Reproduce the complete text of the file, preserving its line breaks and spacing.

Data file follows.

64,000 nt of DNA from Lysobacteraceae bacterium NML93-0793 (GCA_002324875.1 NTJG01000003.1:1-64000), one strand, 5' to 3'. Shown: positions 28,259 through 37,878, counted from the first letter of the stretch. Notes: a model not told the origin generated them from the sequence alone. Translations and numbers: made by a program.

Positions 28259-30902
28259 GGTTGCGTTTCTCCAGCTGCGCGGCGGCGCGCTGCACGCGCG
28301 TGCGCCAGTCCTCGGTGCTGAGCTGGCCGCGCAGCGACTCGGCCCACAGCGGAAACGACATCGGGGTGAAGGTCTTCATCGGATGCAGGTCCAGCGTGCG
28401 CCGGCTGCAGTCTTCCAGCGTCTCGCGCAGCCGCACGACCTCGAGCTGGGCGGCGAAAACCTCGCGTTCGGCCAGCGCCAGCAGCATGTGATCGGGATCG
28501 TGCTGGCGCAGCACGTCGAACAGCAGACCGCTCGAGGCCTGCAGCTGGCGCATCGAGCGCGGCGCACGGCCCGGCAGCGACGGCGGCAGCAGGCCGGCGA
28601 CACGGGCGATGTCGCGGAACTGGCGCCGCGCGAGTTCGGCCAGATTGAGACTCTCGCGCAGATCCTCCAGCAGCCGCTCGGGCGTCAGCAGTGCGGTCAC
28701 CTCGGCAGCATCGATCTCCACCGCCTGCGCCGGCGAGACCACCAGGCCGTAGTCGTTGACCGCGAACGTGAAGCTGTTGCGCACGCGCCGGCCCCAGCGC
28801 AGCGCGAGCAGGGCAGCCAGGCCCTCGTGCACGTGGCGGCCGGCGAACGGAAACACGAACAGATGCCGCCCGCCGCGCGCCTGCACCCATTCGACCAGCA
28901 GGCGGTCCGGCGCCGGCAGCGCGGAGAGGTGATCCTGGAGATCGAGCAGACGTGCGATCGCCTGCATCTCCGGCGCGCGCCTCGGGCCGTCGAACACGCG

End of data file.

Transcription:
64,000 nt of DNA from Lysobacteraceae bacterium NML93-0793 (GCA_002324875.1 NTJG01000003.1:1-64000), one strand, 5' to 3'. Shown: positions 28,259 through 37,878, counted from the first letter of the stretch. Notes: a model not told the origin generated them from the sequence alone. Translations and numbers: made by a program.

Positions 28259-30902
28259 GGTTGCGTTTCTCCAGCTGCGCGGCGGCGCGCTGCACGCGCG
28301 TGCGCCAGTCCTCGGTGCTGAGCTGGCCGCGCAGCGACTCGGCCCACAGCGGAAACGACATCGGGGTGAAGGTCTTCATCGGATGCAGGTCCAGCGTGCG
28401 CCGGCTGCAGTCTTCCAGCGTCTCGCGCAGCCGCACGACCTCGAGCTGGGCGGCGAAAACCTCGCGTTCGGCCAGCGCCAGCAGCATGTGATCGGGATCG
28501 TGCTGGCGCAGCACGTCGAACAGCAGACCGCTCGAGGCCTGCAGCTGGCGCATCGAGCGCGGCGCACGGCCCGGCAGCGACGGCGGCAGCAGGCCGGCGA
28601 CACGGGCGATGTCGCGGAACTGGCGCCGCGCGAGTTCGGCCAGATTGAGACTCTCGCGCAGATCCTCCAGCAGCCGCTCGGGCGTCAGCAGTGCGGTCAC
28701 CTCGGCAGCATCGATCTCCACCGCCTGCGCCGGCGAGACCACCAGGCCGTAGTCGTTGACCGCGAACGTGAAGCTGTTGCGCACGCGCCGGCCCCAGCGC
28801 AGCGCGAGCAGGGCAGCCAGGCCCTCGTGCACGTGGCGGCCGGCGAACGGAAACACGAACAGATGCCGCCCGCCGCGCGCCTGCACCCATTCGACCAGCA
28901 GGCGGTCCGGCGCCGGCAGCGCGGAGAGGTGATCCTGGAGATCGAGCAGACGTGCGATCGCCTGCATCTCCGGCGCGCGCCTCGGGCCGTCGAACACGCG